Creating a connector server

A connector server is created by constructing an instance of a subclass of JMXConnectorServer. Usually, this instance is created using the method JMXConnectorServerFactory.newJMXConnectorServer.

Typically, a connector server is associated with an MBean server either by registering it in that MBean server, or by supplying the MBean server as a parameter when creating the connector server.

Creating a connector client

A connector client is usually created by supplying the JMXServiceURL of the connector server to connect to to the JMXConnectorFactory.connect method.

For more specialized uses, a connector client can be created by directly instantiating a class that implements the JMXConnector interface, for example the class RMIConnector.

Additional client or server parameters

When creating a connector client or server, it is possible to supply an object of type Map that defines additional parameters. Each entry in this Map has a key that is a string and an associated value whose type is appropriate for that key. The standard keys defined by the JMX Remote API all begin with the string "jmx.remote.". The document JMX Remote API lists these standard keys.

Connection identifiers

Every connection opened by a connector server has a string identifier, called its connection id. This identifier appears in the JMXConnectionNotification events emitted by the connector server, in the list returned by getConnectionIds(), and in the value returned by the client's getConnectionId() method.

As an example, a connection ID can look something like this:

rmi:// username 1

The formal grammar for connection ids that follow this convention is as follows (using the grammar notation from The Java Language Specification, Second Edition):

    Protocol : ClientAddressopt Space ClientIdopt Space ArbitraryText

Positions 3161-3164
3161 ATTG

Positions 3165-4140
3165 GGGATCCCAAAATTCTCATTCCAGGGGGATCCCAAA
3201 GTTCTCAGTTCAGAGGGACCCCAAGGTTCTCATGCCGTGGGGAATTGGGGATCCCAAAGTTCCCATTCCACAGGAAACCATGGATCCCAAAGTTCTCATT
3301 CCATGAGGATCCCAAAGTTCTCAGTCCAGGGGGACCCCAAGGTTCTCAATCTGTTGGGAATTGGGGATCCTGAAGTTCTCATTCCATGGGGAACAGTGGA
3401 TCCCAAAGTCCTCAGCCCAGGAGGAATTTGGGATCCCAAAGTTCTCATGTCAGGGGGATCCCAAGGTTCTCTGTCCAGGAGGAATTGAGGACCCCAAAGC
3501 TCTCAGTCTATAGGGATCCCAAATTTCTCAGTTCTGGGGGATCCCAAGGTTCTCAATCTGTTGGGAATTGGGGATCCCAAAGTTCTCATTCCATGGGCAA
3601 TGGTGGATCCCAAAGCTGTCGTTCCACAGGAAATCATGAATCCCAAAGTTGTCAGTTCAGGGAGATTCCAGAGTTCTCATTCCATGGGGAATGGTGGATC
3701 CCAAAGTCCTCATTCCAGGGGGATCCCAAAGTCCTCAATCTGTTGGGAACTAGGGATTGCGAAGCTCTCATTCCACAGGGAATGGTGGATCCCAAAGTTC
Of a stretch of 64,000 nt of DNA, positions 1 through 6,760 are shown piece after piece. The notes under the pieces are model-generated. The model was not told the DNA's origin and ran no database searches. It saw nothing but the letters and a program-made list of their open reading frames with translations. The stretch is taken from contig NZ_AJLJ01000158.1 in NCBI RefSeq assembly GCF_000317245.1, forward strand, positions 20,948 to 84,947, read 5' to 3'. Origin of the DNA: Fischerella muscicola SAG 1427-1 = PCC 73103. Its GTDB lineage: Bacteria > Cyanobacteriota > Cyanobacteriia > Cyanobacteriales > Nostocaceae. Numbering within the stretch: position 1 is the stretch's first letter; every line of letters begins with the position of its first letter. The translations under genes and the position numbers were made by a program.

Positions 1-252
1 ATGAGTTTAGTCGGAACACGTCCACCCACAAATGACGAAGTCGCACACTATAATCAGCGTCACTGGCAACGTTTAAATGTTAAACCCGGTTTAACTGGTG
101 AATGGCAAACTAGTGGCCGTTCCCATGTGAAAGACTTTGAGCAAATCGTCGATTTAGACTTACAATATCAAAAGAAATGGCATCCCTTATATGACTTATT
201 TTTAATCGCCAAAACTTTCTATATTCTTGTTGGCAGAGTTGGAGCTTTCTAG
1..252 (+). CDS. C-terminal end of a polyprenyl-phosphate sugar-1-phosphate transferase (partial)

// HostAddress ClientPortopt

    : HostPort

The Protocol is a protocol that would be recognized by JMXConnectorFactory.

The ClientAddress is the address and port of the connecting client, if these can be determined, otherwise nothing. The HostAddress is the Internet address of the host that the client is connecting from, in numeric or DNS form. Numeric IPv6 addresses are enclosed in square brackets []. The HostPort is the decimal port number that the client is connecting from.

The ClientId is the identity of the client entity, typically a string returned by JMXPrincipal.getName(). This string must not contain spaces.

The ArbitraryText is any additional text that the connector server adds when creating the client id. At a minimum, it must be enough to distinguish this connection ID from the ID of any other connection currently opened by this connector server.

See Also:
Java SE 6 Platform documentation on JMX technology, in particular the JMX Specification, version 1.4

Java™ Platform
Standard Ed. 6

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For further API reference and developer documentation, see Java SE Developer Documentation. That documentation contains more detailed, developer-targeted descriptions, with conceptual overviews, definitions of terms, workarounds, and working code examples.